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Red Wings' Drafts: 1963-72

Hit-and-run center was head of the class

Monday, 06.18.2012 / 12:00 AM / Fan Zone
By Bill Roose  - Managing Editor | DetroitRedWings.com
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Red Wings\' Drafts: 1963-72
This weekend the NHL will conduct its 50th amateur draft when the 30 clubs convene in Pittsburgh for the annual selection of young talent from around the world.

Each day this week, DetroitRedWings.com will present the top five draft picks for each of the five decades since the Original Six clubs first gathered for the inaugural draft on June 5, 1963 at the Queen Elizabeth Hotel in Montreal.

Since that June day in Montreal, the Wings have selected 438 total players, many of whom enjoyed all-star careers and a few more that were fortunate to have won multiple Stanley Cup titles like Nicklas Lidstrom, Peter Mahovlich, Sergei Fedorov and Steve Yzerman.

Today we take a look at the top top Red Wings' picks from the first 10 years of the draft.

This week’s schedule:
Today – 1963-72
Tuesday – 1973-82
Wednesday – 1983-92
Thursday – 1993-2002
Friday – 2003-11

  • 1,348 Games
    Marcel Dionne
  • 731 Goals, 1,771 Points
  • Eight-time All Star
  • 1980 Art Ross Trophy winner
  • Two-time Lady Byng Trophy winner
  • Two-time Ted Lindsay Award winner
  • Inducted into Hockey Hall of Fame in 1992
The Red Wings first real big catch in the draft was Dionne, a floating hit-and-run center, who scored more points (366) in his first four NHL seasons than did Gordie Howe, Maurice Richard, Bobby Hull or Phil Esposito. But in 1974, Dionne informed the struggling Wings that he planned to exercise the option year on his contract for the upcoming 1974-75 season. In a well-publicized attempt to appease their young star, the Wings made him the team captain and unretired Sid Abel’s No. 12 for him. Dionne responded with just the second 100-plus point season in franchise history. Still, the Wings were hopeless in retailing their star when his agent Alan Eagleson began to shop his client to other NHL suitors, including free-spending Los Angeles owner Jack Kent Cooke, who avoided arbitration to pull off a trade for the free agent in June 1975.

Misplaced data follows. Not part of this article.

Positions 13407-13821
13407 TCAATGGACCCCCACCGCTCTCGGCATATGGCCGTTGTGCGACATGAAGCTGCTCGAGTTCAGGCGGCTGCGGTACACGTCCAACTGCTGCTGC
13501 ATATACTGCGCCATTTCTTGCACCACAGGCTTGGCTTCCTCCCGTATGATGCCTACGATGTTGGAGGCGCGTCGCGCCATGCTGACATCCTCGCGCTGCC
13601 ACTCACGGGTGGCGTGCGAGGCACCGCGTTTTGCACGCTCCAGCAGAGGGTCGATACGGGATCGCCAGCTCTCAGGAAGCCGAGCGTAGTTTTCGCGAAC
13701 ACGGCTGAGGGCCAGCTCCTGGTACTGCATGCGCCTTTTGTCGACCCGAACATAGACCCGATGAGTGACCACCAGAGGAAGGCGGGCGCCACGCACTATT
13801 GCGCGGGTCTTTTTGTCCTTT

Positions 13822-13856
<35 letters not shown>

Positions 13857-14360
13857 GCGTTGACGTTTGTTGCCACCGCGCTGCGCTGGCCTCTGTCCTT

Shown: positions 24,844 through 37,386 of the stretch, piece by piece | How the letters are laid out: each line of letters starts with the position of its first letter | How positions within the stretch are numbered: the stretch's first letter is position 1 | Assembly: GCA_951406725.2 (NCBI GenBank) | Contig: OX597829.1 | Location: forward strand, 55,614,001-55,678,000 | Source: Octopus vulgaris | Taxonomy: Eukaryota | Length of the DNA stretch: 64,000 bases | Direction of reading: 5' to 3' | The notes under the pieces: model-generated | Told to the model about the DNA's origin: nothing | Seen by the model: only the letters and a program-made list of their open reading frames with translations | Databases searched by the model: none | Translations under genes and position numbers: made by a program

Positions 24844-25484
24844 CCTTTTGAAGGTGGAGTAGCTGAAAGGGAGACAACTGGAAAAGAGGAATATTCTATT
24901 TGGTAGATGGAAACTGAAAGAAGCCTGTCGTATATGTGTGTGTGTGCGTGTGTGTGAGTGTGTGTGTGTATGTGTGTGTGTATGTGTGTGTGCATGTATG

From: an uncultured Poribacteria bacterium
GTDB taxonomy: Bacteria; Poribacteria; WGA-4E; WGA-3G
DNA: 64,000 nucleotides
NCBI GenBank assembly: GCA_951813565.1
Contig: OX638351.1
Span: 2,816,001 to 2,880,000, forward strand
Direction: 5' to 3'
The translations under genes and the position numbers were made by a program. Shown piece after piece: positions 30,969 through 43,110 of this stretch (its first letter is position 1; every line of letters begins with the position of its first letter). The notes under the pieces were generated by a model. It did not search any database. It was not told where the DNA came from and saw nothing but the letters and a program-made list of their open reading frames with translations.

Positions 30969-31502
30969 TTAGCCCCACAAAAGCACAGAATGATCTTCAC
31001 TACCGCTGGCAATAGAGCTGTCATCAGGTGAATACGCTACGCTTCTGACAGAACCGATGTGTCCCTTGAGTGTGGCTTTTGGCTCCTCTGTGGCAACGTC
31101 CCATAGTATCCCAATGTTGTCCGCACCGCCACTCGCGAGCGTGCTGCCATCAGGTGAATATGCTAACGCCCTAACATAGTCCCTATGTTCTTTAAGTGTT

Dionne helped the Kings reach the playoffs eight times, but they never got past the second round. He also led the league with 137 points in the 1979-80 season.


  • 638 Games
    Yvon Lambert
  • 206 Goals
  • 479 Points
  • Four-Time Stanley Cup winner

The most successful Detroit pick to come out of the 1970 draft never played in a Wings’ sweater. In fact, only two of the eight draftees ever played for the Wings. Defensemen Serge Lajeunesse and Tom Mellor combined to play in 129 NHL games for Detroit.

But the good one that got away was Lambert, whom the Wings left unprotected in the 1971 reverse draft. Playing for the Port Huron Flags, Lambert, who didn’t learn to skate until he was 14-years-old, was claimed by Montreal on June 9. The Canadiens sent Lambert to Nova Scotia of the AHL, where he led the league with 104 points and helped the Voyageurs to the 1973 Calder Cup. The next season, he was promoted to the Canadiens where he won four Stanley Cup titles in nine NHL seasons.